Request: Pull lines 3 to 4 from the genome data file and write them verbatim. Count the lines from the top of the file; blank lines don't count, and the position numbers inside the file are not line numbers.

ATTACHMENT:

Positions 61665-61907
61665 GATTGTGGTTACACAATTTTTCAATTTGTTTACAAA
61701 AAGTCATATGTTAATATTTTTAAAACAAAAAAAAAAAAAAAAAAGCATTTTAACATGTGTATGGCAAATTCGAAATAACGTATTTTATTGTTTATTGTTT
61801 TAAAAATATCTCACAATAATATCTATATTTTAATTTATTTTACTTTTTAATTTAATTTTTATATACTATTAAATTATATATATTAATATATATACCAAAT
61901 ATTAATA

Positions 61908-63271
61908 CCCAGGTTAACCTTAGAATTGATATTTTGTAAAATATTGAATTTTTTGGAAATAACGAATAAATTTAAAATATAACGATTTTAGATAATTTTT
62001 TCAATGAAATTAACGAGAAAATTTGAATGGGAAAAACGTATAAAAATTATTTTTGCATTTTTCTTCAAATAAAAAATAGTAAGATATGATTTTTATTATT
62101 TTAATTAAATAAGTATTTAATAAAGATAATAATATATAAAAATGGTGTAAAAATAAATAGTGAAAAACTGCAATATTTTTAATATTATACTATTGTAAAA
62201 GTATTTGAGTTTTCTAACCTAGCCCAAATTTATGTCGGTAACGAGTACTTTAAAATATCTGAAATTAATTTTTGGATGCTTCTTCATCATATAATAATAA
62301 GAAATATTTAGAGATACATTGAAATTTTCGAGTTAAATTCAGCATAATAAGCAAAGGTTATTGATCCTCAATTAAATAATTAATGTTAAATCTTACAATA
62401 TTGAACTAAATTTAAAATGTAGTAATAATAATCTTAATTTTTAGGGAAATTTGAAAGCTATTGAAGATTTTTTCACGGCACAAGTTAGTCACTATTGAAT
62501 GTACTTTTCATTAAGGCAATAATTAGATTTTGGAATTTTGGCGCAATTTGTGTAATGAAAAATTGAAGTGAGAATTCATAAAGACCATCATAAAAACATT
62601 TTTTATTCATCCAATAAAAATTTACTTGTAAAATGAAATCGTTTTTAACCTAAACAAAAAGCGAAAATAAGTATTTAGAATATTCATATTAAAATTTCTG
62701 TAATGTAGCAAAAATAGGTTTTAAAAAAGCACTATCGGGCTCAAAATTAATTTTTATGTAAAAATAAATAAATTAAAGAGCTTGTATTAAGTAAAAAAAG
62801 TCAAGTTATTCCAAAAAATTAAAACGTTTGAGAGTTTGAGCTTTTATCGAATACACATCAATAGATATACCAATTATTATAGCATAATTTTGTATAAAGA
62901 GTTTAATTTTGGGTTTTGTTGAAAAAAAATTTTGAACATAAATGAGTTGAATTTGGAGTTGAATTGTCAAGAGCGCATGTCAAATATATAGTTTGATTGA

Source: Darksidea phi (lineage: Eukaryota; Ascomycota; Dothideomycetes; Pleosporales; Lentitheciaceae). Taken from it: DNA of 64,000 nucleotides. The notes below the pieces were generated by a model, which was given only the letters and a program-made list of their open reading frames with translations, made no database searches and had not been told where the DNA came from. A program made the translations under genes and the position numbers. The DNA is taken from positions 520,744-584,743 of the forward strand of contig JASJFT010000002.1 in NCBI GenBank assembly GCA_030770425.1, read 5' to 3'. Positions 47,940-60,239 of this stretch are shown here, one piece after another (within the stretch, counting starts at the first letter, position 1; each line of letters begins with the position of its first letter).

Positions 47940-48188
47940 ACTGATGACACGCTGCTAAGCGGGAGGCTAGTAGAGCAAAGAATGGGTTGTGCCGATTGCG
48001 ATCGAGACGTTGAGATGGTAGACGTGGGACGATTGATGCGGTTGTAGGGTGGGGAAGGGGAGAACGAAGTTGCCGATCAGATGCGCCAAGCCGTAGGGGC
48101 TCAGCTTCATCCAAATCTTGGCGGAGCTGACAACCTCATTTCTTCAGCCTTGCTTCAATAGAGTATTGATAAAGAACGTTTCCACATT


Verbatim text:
61701 AAGTCATATGTTAATATTTTTAAAACAAAAAAAAAAAAAAAAAAGCATTTTAACATGTGTATGGCAAATTCGAAATAACGTATTTTATTGTTTATTGTTT
61801 TAAAAATATCTCACAATAATATCTATATTTTAATTTATTTTACTTTTTAATTTAATTTTTATATACTATTAAATTATATATATTAATATATATACCAAAT